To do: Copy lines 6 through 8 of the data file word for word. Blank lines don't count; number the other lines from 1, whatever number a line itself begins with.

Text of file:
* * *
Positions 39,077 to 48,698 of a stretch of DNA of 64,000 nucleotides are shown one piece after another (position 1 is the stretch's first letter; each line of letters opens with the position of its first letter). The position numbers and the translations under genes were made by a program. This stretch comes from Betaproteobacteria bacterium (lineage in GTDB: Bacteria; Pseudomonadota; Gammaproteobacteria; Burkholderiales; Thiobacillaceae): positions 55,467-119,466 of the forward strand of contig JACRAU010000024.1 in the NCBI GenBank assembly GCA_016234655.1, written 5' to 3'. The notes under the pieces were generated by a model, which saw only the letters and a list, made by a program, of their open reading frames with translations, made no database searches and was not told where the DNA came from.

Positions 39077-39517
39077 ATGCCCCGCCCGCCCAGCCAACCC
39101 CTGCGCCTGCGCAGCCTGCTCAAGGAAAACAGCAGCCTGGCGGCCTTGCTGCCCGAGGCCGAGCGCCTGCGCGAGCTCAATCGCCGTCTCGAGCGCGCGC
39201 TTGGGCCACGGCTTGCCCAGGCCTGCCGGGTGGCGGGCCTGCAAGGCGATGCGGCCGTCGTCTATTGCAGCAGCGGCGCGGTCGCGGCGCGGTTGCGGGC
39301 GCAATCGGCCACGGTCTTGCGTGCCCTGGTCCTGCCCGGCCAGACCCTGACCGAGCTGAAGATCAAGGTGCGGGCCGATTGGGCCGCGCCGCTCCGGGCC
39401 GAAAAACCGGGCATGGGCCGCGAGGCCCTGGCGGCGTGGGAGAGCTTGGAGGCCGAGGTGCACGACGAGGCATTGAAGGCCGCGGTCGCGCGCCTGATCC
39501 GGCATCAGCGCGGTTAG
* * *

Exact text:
39301 GCAATCGGCCACGGTCTTGCGTGCCCTGGTCCTGCCCGGCCAGACCCTGACCGAGCTGAAGATCAAGGTGCGGGCCGATTGGGCCGCGCCGCTCCGGGCC
39401 GAAAAACCGGGCATGGGCCGCGAGGCCCTGGCGGCGTGGGAGAGCTTGGAGGCCGAGGTGCACGACGAGGCATTGAAGGCCGCGGTCGCGCGCCTGATCC
39501 GGCATCAGCGCGGTTAG